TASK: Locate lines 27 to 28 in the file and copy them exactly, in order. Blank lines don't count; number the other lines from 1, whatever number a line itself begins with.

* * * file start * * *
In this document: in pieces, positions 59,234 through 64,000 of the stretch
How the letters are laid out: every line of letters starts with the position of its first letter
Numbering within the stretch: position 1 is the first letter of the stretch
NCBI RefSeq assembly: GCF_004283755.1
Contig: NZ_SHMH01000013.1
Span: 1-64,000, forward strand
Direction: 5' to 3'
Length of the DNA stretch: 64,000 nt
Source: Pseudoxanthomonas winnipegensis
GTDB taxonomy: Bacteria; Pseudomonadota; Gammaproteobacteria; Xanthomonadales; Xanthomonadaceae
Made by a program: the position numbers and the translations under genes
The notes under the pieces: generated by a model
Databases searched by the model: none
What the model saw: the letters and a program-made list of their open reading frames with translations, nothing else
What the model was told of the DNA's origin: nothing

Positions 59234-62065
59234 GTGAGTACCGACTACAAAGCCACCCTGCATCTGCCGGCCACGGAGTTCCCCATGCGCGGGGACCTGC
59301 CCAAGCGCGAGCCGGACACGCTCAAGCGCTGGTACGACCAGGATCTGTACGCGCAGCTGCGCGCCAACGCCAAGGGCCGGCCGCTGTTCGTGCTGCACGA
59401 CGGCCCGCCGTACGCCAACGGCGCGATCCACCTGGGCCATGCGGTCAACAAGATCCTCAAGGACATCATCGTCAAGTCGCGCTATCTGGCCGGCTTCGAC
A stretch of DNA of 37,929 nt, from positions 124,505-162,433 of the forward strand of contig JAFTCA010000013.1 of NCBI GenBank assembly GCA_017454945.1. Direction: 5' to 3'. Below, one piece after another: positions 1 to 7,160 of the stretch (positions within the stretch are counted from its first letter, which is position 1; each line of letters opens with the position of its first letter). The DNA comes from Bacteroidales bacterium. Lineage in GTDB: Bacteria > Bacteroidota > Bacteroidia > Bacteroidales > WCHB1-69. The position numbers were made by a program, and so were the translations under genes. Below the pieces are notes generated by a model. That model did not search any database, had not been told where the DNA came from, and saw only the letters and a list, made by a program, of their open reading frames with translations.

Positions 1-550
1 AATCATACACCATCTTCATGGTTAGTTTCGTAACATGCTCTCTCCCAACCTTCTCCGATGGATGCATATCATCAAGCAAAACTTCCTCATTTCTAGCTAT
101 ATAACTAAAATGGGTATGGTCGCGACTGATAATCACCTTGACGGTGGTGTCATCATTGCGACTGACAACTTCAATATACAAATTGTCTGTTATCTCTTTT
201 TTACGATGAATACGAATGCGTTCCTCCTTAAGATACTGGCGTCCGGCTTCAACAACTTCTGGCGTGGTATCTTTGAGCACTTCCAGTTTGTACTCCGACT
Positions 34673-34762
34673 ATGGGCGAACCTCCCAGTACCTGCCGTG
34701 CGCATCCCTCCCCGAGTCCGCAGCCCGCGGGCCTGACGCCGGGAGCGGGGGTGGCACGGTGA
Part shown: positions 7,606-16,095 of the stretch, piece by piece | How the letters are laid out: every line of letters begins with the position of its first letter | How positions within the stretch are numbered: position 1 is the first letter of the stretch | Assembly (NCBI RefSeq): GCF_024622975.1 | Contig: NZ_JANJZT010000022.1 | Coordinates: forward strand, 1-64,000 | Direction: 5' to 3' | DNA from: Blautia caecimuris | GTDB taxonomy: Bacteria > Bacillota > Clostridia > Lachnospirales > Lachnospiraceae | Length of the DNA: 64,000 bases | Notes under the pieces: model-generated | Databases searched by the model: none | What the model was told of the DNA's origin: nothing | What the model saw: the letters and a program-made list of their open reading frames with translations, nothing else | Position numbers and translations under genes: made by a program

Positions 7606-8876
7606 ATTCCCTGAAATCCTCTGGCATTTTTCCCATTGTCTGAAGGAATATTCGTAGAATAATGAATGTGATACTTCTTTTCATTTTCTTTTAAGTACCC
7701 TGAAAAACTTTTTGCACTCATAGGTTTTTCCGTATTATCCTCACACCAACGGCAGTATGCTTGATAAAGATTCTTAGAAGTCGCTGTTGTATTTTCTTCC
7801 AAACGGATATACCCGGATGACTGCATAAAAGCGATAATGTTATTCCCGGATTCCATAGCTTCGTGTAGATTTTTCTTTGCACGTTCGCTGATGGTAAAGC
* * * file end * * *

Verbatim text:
34701 CGCATCCCTCCCCGAGTCCGCAGCCCGCGGGCCTGACGCCGGGAGCGGGGGTGGCACGGTGA
Part shown: positions 7,606-16,095 of the stretch, piece by piece | How the letters are laid out: every line of letters begins with the position of its first letter | How positions within the stretch are numbered: position 1 is the first letter of the stretch | Assembly (NCBI RefSeq): GCF_024622975.1 | Contig: NZ_JANJZT010000022.1 | Coordinates: forward strand, 1-64,000 | Direction: 5' to 3' | DNA from: Blautia caecimuris | GTDB taxonomy: Bacteria > Bacillota > Clostridia > Lachnospirales > Lachnospiraceae | Length of the DNA: 64,000 bases | Notes under the pieces: model-generated | Databases searched by the model: none | What the model was told of the DNA's origin: nothing | What the model saw: the letters and a program-made list of their open reading frames with translations, nothing else | Position numbers and translations under genes: made by a program